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Endogenous Globalization and Income Divergence

  • Yoshiaki Sugimoto

    (Department of Economics, European University Institute)

This paper develops a growth theory that accounts for the evolution of trade policy, underlying internal class conflicts, and global income divergence over the last few centuries. By analyzing political responses to the distributional effects of international trade, this paper finds a prominent interaction between trade policy and the pattern of economic development, and suggests that the nature of the interaction depends on a country's resource abundance and distribution. As shown by the example of Western Europe, land-scarce countries will reach a developed stage through a non-monotonic evolution of trade policy. In contrast, land- abundant countries, especially those with concentrated landownership, tend to fail to take off because of landlords' opposition to industrialization.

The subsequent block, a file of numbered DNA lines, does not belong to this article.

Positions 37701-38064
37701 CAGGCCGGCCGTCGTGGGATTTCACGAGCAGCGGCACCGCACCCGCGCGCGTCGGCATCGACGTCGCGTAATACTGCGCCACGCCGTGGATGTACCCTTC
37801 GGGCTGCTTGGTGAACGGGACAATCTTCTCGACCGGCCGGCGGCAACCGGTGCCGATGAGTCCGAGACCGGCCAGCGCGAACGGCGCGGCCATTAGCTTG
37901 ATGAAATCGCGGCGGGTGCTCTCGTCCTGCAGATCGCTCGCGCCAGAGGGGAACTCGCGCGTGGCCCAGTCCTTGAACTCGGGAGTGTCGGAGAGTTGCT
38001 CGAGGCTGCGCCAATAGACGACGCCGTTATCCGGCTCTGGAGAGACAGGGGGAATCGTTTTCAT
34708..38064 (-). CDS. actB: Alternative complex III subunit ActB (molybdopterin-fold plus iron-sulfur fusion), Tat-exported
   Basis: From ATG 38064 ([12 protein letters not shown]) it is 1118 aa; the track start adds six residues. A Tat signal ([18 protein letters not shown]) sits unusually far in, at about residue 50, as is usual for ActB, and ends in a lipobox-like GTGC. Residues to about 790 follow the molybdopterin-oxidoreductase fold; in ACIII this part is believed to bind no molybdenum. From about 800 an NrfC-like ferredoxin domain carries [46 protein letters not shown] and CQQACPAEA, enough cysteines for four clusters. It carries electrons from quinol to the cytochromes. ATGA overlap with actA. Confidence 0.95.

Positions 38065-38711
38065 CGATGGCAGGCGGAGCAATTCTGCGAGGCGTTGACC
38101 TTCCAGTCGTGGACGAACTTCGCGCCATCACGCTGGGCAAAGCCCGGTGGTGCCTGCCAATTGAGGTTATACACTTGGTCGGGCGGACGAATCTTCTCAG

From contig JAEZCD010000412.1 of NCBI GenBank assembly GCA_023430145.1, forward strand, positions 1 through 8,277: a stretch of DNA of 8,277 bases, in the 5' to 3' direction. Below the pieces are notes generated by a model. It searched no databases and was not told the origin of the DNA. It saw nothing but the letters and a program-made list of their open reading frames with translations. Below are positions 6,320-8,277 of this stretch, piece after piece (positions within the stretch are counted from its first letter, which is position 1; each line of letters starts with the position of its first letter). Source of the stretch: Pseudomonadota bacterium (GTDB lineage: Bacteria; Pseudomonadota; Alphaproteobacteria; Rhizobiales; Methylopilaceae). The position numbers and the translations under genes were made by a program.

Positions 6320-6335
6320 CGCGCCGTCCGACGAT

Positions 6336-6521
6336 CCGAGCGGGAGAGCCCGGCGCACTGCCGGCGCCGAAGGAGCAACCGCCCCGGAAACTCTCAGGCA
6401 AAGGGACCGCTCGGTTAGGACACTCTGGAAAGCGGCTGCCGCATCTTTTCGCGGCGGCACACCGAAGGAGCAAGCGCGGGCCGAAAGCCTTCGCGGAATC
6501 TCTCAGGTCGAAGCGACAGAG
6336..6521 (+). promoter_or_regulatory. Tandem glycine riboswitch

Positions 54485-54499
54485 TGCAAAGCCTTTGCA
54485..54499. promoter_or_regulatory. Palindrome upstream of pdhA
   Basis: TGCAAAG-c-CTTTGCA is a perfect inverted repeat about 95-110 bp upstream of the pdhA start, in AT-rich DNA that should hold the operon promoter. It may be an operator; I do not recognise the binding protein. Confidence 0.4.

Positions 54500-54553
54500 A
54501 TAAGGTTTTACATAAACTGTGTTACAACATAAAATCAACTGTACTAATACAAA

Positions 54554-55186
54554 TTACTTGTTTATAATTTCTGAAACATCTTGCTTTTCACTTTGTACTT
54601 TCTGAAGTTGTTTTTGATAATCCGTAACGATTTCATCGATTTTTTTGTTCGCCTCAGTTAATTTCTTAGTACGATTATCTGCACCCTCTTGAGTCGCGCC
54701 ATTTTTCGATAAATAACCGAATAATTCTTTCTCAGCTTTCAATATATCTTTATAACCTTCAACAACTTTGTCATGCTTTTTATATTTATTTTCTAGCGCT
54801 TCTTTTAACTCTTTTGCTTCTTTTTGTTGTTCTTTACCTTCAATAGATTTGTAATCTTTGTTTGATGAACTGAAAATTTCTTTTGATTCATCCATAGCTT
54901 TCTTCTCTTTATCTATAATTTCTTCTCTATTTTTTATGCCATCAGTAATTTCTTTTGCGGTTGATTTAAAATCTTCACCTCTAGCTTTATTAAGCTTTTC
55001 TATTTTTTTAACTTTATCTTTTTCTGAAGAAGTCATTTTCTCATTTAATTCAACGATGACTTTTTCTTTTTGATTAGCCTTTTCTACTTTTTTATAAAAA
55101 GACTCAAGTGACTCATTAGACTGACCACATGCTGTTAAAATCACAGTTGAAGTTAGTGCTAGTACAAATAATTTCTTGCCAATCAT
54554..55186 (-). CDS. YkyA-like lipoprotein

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Paper provided by EconWPA in its series Development and Comp Systems with number 0503003.

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Length: 54 pages
Date of creation: 12 Mar 2005
Date of revision:
Handle: RePEc:wpa:wuwpdc:0503003
Note: Type of Document - pdf; pages: 54
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  12. Jonathan Coppel & Martine Durand, 1999. "Trends in Market Openness," OECD Economics Department Working Papers 221, OECD Publishing.
  13. Hoffman, Philip T. & Jacks, David S. & Levin, Patricia A. & Lindert, Peter H., 2002. "Real Inequality In Europe Since 1500," The Journal of Economic History, Cambridge University Press, vol. 62(02), pages 322-355, June.
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  18. Scheve, Kenneth F. & Slaughter, Matthew J., 2001. "What determines individual trade-policy preferences?," Journal of International Economics, Elsevier, vol. 54(2), pages 267-292, August.
  19. Allen, Robert C., 2001. "The Great Divergence in European Wages and Prices from the Middle Ages to the First World War," Explorations in Economic History, Elsevier, vol. 38(4), pages 411-447, October.
  20. Alan M. Taylor, 2002. "Globalization, Trade, and Development: Some Lessons From History," NBER Working Papers 9326, National Bureau of Economic Research, Inc.
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